La musica d’arte (maqom) tra Herat, Bukhara e Kashgar
Central Asian Art music (maqom) transcends nowadays national borders and belongs to a larger musical area where Art music was (and still is) called maqām. After a discussion on the many meanings of such a term and on the theoretical works of the so called first Arab-Islamic musicology, the present paper moves to the key figure of systematist musicologist and composer ‘Abd ul-Qādir ibn Ghaybi Marāghī (1360?-1435), who lived part of his life in Herat: from there, through disciples and sons his work, he influenced maqām concept and practice both in the West, in the Ottoman lands, and in the East. In particular, from the 16th century, a musical tradition called Shash Maqom – which arrived to Uyghur’s six town oasis (altıshahr), where the musical tradition called On Ikki Muqam grew – flourished in the Uzbek/Tajik region once called by Greeks Transoxiana, between the cultural centres of Bukhara and Samarkand.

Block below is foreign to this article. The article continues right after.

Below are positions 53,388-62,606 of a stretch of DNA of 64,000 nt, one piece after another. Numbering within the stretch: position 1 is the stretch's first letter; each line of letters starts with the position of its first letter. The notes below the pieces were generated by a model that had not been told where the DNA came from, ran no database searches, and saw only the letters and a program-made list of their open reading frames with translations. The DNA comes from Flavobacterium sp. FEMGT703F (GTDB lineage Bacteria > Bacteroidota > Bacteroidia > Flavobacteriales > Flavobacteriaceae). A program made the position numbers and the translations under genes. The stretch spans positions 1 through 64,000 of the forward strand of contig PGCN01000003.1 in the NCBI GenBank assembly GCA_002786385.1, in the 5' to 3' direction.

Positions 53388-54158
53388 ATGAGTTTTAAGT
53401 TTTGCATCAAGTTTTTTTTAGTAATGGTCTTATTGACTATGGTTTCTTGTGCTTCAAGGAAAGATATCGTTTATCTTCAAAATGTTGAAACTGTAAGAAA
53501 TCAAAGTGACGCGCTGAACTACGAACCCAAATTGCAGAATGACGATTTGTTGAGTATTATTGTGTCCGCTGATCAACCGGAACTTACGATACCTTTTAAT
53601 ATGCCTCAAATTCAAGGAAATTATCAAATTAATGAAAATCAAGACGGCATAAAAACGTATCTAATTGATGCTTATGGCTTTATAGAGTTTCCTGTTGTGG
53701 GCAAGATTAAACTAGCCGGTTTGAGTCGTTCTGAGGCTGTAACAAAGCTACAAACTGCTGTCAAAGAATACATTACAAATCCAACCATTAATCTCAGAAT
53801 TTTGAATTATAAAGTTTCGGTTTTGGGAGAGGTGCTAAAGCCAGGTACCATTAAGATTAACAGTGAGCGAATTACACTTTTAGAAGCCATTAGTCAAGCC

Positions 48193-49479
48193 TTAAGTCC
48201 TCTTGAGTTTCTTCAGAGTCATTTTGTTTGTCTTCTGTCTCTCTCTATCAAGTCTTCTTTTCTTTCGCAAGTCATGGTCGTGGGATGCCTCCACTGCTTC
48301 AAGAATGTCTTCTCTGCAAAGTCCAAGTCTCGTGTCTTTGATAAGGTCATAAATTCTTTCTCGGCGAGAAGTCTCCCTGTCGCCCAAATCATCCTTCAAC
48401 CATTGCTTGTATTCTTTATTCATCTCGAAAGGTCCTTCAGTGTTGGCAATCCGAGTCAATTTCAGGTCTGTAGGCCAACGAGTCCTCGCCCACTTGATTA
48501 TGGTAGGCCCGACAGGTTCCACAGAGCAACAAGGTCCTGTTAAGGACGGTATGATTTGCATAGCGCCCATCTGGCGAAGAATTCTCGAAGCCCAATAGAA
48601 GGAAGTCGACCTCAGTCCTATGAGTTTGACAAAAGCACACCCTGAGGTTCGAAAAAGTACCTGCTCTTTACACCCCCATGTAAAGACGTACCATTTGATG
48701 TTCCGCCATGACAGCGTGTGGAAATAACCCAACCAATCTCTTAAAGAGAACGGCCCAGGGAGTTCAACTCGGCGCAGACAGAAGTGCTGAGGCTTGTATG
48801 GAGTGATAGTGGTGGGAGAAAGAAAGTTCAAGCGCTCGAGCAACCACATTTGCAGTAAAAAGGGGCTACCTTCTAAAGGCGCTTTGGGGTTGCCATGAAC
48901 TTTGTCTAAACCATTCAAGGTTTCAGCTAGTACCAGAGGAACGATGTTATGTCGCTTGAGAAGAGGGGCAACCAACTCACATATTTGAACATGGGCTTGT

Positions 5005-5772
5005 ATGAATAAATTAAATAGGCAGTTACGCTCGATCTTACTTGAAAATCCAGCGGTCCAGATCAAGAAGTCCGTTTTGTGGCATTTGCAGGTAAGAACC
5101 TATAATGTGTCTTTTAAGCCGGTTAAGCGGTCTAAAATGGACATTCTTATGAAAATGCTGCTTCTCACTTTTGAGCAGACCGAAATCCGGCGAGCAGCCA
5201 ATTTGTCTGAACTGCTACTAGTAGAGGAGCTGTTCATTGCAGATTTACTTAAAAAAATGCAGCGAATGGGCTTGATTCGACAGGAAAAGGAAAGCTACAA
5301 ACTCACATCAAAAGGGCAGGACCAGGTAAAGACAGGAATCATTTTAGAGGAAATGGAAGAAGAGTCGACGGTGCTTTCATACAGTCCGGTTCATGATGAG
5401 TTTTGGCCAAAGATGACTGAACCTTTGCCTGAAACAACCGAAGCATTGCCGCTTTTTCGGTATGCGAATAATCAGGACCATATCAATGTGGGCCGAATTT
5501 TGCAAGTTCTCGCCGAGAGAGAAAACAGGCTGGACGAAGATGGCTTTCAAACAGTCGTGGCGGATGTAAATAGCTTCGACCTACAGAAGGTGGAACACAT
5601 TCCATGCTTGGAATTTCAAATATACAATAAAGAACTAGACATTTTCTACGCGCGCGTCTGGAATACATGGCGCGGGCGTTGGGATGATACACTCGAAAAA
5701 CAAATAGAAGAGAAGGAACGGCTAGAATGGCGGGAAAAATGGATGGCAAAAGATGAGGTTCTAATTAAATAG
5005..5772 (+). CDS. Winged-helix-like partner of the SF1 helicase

Keywords: Shash Maqom • Maqām • Baghdad • al-Fārābī • Arab Islamic Art Music • Khiva • Herat • al-Kindī • Safī al-Dīn • Timurid Culture Bukhara • On Ikki Muqam • ‘ibn-Sinā • Abd ul-Qādir ibn Ghaybi Marāghī • Kashgar • Samarkand • Central Asian Art Music